Liver surgery, otherwise known as a hepatectomy or a liver resection, is a procedure that a surgeon performs to remove a section of the liver. Surgeons can perform liver resection through traditional surgery or laparoscopy, or with robotic assistance.

When Is Liver Surgery Needed?

You may need liver surgery for a few different reasons. The most common reasons for the procedure are liver disease and liver cancer. If you have been advised by your doctor to have a liver resection, there is a diseased portion of the liver that needs to be removed to prevent infected or malignant growth.

Treatment for Liver Cancer

According to the American Cancer Society, if liver cancer is early stage, the only treatment necessary may be liver surgery. There is a greater chance of the surgery curing cancer if you are in overall good health and the cancer has not metastasized. Beyond surgery, other treatment methods include ablation and embolization to target tumors or chemotherapy and radiation for the whole body.

What Are the Types of Liver Surgery?

There are three main kinds of liver surgery.

1. Open

Open surgery is the traditional method, where a surgeon creates a large incision to expose the liver and operate on it. An open procedure takes longer to complete and longer to recover from. However, this may be the only option for some people if the resection is taking a significant portion of the liver.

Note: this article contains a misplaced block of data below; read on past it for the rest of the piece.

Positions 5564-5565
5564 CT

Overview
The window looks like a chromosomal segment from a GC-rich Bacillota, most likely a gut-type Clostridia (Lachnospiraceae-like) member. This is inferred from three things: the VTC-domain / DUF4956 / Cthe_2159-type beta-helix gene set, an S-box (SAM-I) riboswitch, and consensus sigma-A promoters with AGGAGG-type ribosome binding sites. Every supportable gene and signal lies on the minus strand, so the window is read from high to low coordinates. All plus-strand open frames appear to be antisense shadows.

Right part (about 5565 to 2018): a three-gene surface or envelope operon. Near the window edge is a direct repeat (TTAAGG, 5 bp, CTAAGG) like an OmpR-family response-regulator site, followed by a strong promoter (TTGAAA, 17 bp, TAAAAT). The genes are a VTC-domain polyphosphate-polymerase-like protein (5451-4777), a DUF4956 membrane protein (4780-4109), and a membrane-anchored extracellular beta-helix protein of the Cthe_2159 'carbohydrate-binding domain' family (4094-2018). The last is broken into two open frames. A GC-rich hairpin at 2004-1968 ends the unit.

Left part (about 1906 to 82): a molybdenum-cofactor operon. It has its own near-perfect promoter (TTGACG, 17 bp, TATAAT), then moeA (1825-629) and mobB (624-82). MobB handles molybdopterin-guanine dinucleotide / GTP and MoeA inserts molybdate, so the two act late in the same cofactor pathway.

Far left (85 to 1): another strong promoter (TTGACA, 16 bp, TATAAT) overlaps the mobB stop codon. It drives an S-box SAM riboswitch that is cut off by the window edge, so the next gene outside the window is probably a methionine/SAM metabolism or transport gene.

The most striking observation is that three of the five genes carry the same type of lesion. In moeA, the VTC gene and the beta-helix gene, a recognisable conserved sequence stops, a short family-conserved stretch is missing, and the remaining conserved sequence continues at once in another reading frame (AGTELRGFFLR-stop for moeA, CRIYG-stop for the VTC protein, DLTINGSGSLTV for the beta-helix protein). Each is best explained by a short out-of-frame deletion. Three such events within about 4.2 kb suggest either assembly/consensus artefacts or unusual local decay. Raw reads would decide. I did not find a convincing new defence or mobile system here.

2. Laparoscopic

Laparoscopic liver surgery is a minimally invasive option in which the surgeon will create a very small incision and thread a thin tube with a camera attached through the keyhole to be able to view the liver. They can then operate through that small incision or another with laparoscopic tools.

3. Robotic

Robotic surgery is similar to laparoscopic in the incision size, but the doctor’s hands will not be operating in the cavity at all. Instead, the surgeon will have a high-resolution image of the liver on a screen and will control robotic surgical arms from the station. The precision and flexibility of the arm allow more control and eliminate some of the risks associated with human error.

Any of these options may be available, depending on your situation and the hospital or clinic. Laparoscopic and robotic methods are gaining increasing popularity for their quicker operation and recovery time.

What Should You Expect From Liver Surgery?

Knowing what to expect from the surgery is important to ease your mind and help you plan accordingly. The following are some common FAQs about liver surgery.

How long does liver surgery take?

Liver surgery may take anywhere from two to six hours, depending on the size of the area that needs to be resectioned.

How long do you stay in the hospital after surgery?

If there were complications during the surgery, you may need to spend a few nights in the ICU being monitored and treated for any residual issues. If all went well, you will continue to recover in the hospital for about a week. Your care team will instruct you on how to change your incision dressings and prepare you for the rest of your recovery journey, which will take place at home. You will typically follow up with the surgeon two weeks after you were discharged.